How do I use LiteTween for a smooth in/out transition?

  • After a little bit, I finally got an in/out transition with litetween. When the mouse hovers over the object, it moves up a little bit to show it's selected, once the mouse moves off the object the object moves back down into it's original place. My only problem is that I can only have it trigger the in/out animation once the previous animation is finished. So, I will hover the mouse onto it for a second, initializing the in animation, then take the mouse off, then have to wait a couple of seconds before it does the out animation because it was still busy with the in animation. For now, I have this set up like this on purpose because without it, the object will teleport to the end of the in animation so it can execute the out animation. I know how to stop it from doing this, making it use relative position instead of absolute, but then it very easily goes into the wrong spot because if I take my mouse off when it's only half done the in animation, it will go down much farther than the original position. If anyone knows the solution, it'd be really helpful, thanks!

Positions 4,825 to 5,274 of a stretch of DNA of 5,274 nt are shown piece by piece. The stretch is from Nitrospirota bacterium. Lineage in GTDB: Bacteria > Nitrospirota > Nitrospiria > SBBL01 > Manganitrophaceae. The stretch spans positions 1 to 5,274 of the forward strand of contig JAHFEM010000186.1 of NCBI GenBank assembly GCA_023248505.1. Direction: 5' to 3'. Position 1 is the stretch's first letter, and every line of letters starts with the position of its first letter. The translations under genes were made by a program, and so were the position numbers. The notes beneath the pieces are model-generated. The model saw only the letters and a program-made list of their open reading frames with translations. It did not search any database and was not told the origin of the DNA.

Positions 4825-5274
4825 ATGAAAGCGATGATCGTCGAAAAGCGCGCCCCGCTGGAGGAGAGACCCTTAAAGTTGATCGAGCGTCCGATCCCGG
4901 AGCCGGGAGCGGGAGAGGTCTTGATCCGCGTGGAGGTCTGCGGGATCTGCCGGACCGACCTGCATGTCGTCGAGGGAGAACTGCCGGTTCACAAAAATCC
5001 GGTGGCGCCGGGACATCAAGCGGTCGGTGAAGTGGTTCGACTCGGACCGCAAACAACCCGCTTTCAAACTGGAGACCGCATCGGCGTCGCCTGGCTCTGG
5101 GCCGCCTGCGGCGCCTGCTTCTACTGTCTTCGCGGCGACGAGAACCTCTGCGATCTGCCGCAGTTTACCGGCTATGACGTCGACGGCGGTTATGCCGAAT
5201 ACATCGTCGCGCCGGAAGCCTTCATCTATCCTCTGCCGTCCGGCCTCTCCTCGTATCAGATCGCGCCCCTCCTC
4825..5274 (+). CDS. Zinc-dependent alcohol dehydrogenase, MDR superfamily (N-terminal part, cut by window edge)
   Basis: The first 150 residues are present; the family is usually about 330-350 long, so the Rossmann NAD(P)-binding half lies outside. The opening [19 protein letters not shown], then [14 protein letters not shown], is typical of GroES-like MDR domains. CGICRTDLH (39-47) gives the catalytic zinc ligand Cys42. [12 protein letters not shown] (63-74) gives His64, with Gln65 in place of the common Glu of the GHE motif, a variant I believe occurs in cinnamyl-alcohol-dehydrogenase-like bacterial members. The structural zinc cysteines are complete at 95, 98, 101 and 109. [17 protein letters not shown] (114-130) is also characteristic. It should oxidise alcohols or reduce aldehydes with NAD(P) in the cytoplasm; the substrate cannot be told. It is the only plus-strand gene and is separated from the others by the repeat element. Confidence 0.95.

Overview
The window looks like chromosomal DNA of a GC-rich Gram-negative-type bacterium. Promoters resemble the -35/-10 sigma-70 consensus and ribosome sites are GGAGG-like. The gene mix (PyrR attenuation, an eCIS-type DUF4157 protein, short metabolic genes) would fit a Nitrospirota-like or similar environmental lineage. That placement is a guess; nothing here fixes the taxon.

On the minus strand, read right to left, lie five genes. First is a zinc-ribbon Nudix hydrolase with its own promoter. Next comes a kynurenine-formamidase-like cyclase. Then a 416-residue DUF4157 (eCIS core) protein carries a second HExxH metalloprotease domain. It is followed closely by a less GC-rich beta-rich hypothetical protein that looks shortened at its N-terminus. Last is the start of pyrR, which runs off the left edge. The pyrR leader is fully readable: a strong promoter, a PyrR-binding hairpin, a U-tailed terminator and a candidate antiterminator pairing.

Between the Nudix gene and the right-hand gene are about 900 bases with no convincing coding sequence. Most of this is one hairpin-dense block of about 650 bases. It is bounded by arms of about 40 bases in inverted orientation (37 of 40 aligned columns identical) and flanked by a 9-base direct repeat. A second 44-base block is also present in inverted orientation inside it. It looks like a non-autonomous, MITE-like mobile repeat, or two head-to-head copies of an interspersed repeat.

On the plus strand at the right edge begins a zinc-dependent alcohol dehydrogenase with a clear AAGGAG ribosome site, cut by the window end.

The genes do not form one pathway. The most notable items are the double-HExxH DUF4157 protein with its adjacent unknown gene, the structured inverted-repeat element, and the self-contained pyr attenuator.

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  • Here are two methods. You can do this with lerp instead (unless you need a specific easing effect):

  • Here are two methods. You can do this with lerp instead (unless you need a specific easing effect):

    Unfortunately, for litetween I’m using elastic out. So using reverse makes it elastic in on the out animation essentially. So I have to have 2 different litetweens. I did figure out a solution though. I stopped the out animation, then began the in animation when the cursor is over the button. Then stop the in animation and begin the out animation when the cursor is off the button. Working great! Guess it bugs out when 2 tweens are active at the same time.

  • You should've mentioned in the first post that you are using elastic easing and therefore can't reverse it. Because it's a pretty important piece of information here :)

    I'm glad you figured it out, and I would do the same - use two tweens.

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